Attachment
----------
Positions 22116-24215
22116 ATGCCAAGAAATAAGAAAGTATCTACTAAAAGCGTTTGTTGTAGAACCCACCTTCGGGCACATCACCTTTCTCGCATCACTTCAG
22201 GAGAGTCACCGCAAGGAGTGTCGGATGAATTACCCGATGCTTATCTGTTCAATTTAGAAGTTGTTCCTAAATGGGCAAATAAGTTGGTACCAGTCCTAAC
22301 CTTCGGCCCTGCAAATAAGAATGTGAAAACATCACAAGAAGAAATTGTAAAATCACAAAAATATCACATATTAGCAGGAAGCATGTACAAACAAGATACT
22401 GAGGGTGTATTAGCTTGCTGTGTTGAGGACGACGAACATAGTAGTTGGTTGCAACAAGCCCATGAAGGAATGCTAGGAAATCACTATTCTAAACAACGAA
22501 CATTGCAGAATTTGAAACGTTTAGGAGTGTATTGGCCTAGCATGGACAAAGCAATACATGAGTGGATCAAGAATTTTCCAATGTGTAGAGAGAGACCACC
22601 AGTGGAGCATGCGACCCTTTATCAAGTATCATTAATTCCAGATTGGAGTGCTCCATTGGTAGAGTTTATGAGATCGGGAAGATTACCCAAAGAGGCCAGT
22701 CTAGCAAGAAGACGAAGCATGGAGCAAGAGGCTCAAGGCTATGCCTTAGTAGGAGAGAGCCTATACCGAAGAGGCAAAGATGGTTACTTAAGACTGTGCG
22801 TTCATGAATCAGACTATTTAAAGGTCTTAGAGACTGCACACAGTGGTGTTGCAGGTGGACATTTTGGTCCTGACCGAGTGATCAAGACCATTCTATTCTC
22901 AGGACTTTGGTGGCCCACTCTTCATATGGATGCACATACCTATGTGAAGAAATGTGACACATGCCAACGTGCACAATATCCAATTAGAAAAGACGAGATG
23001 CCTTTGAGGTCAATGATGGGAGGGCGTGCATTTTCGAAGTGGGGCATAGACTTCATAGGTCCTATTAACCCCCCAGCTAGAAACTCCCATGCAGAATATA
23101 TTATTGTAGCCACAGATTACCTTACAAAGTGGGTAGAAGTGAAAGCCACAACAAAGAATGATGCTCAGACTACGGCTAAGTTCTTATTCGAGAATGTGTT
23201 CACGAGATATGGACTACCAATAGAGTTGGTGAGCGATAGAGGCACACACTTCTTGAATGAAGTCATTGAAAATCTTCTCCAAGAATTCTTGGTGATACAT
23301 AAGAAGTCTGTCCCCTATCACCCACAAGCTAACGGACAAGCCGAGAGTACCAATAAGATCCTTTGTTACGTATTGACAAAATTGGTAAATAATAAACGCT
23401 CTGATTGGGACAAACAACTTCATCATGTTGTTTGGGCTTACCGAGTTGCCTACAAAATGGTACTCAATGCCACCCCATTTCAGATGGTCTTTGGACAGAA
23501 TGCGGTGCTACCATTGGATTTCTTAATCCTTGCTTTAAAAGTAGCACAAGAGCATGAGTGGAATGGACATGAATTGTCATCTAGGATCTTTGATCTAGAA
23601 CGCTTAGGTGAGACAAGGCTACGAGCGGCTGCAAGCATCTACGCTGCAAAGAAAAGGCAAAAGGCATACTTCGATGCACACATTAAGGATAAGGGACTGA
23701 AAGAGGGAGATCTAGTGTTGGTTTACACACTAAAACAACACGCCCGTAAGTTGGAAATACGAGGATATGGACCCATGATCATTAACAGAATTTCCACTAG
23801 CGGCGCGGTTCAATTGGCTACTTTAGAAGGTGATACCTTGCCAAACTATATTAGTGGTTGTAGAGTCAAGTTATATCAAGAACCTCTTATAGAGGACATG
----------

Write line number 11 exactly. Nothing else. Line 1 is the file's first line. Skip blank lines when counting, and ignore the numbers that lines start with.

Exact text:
23001 CCTTTGAGGTCAATGATGGGAGGGCGTGCATTTTCGAAGTGGGGCATAGACTTCATAGGTCCTATTAACCCCCCAGCTAGAAACTCCCATGCAGAATATA